On Earth Day during my Senior year of High School, I was in a car accident and almost died. It was one of the scariest things I’ve ever experienced. I was one of three guys in the car and we’d had a tangle with a drunk stranger in a parking lot where we’d been driving in circles and knocking over stray shopping carts. We drove away, but the man followed us, revved up to our bumper, threatening to hit us. I was in the back seat and remember his face, red and livid. I’m ashamed to say that I further antagonized the guy by flipping him off. My friend who was driving tried to ditch him, but the guy matched our acceleration every time. We were way above and beyond the speed limit.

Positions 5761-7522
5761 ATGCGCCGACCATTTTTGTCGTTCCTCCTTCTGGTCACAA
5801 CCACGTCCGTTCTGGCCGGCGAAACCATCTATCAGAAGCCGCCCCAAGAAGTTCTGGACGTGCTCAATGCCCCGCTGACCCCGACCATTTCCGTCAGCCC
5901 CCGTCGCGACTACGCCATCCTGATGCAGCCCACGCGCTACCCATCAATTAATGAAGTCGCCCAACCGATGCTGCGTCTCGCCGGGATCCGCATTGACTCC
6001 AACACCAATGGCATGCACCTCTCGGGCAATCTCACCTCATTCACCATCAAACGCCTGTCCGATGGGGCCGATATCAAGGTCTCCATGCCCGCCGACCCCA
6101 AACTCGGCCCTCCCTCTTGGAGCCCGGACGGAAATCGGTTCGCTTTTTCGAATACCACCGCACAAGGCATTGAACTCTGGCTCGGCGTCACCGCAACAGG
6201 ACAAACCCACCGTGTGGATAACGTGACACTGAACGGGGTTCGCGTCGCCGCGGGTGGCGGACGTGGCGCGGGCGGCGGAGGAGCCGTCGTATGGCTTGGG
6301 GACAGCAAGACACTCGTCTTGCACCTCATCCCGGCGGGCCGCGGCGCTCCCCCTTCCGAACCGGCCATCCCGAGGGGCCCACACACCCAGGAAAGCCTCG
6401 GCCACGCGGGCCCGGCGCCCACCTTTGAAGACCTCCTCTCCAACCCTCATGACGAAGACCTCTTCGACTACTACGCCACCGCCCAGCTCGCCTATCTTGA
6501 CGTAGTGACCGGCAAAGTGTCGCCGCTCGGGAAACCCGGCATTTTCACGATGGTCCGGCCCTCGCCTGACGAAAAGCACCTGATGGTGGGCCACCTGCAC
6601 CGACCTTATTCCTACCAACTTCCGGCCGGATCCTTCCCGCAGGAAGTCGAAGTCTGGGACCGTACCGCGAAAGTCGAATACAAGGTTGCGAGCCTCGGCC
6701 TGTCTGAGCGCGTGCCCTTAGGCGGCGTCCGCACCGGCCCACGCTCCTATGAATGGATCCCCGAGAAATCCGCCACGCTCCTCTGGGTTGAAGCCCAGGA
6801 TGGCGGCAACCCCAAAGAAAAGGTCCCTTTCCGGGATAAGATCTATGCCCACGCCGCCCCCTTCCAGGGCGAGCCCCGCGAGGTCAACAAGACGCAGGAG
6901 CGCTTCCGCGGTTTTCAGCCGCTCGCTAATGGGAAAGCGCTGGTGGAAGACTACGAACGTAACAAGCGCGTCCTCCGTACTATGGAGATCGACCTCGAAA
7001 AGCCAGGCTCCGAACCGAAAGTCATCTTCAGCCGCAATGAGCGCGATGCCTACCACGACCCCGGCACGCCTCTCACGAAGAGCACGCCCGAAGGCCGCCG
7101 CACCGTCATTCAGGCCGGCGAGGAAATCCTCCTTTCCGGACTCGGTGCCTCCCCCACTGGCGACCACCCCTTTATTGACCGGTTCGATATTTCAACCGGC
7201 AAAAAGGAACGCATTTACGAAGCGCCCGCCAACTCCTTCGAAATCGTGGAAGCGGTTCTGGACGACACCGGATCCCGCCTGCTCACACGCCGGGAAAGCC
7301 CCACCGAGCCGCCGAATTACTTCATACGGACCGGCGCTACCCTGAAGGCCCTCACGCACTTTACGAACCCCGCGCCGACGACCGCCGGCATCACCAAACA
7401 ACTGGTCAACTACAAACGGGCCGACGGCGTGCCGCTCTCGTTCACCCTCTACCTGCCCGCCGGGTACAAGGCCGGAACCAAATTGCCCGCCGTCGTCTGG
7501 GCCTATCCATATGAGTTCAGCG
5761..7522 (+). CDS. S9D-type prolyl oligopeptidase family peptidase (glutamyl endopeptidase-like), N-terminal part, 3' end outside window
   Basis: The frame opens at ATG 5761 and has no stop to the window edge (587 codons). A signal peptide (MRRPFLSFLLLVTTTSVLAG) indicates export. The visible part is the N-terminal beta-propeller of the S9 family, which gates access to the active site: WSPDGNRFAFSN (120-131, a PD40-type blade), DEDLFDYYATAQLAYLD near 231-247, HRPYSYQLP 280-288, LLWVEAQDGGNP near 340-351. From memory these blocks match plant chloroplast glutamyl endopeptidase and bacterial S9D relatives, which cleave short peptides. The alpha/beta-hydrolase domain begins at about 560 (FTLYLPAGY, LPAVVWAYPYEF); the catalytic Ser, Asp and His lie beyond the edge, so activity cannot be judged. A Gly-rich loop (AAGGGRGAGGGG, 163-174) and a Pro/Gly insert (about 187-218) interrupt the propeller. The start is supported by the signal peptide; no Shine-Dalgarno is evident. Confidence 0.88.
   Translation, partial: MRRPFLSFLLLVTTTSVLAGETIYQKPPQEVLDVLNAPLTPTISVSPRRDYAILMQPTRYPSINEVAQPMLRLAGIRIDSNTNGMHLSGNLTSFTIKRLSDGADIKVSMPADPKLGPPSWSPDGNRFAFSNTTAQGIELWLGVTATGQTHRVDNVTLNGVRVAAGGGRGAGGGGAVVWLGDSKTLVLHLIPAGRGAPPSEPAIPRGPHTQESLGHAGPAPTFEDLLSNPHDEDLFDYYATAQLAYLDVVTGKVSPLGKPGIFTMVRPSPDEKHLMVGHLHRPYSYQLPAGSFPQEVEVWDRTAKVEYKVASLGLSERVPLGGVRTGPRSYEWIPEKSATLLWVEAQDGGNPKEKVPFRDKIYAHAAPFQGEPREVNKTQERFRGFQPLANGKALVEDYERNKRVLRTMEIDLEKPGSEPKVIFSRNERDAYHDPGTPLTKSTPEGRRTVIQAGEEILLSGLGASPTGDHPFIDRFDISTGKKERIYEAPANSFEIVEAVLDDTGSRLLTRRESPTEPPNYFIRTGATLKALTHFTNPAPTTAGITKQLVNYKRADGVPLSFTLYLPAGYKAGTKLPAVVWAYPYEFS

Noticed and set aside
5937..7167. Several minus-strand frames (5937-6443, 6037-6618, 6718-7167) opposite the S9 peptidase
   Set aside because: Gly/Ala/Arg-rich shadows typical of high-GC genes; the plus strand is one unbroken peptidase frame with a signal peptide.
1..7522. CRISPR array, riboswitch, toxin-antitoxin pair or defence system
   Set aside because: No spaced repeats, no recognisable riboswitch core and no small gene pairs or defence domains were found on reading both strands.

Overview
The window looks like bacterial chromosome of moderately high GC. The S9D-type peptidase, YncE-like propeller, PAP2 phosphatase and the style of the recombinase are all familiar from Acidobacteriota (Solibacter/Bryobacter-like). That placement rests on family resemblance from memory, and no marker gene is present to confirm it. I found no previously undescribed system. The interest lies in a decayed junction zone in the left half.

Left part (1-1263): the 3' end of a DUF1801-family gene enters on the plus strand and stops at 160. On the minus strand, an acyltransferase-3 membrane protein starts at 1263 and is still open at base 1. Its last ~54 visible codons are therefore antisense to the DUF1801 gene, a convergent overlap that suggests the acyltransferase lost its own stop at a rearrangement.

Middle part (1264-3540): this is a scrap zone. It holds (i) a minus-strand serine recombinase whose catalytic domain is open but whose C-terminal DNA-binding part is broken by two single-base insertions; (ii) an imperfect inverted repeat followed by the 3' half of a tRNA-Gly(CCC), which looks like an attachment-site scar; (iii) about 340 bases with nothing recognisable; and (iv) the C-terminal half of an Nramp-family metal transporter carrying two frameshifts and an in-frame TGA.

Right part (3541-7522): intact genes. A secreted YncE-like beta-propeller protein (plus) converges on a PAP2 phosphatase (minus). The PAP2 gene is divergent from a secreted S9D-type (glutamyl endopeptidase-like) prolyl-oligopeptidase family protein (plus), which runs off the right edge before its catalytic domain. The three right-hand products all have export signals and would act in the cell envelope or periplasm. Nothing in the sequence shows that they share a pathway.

We turned a corner on a sharp mountain curve and flew off the road. The car sailed through the air, clipped some pine trees, flipped over and landed on the rear window. I wasn’t wearing my seatbelt and I kept somersaulting in the back, my long necklace wrapped around my neck, cutting into my skin and choking me. My life played out in a series of vignettes from birth to the present. I could see everything I had ever done from a higher perspective. Sadness and regret welled up inside me as I realized that this could be the end.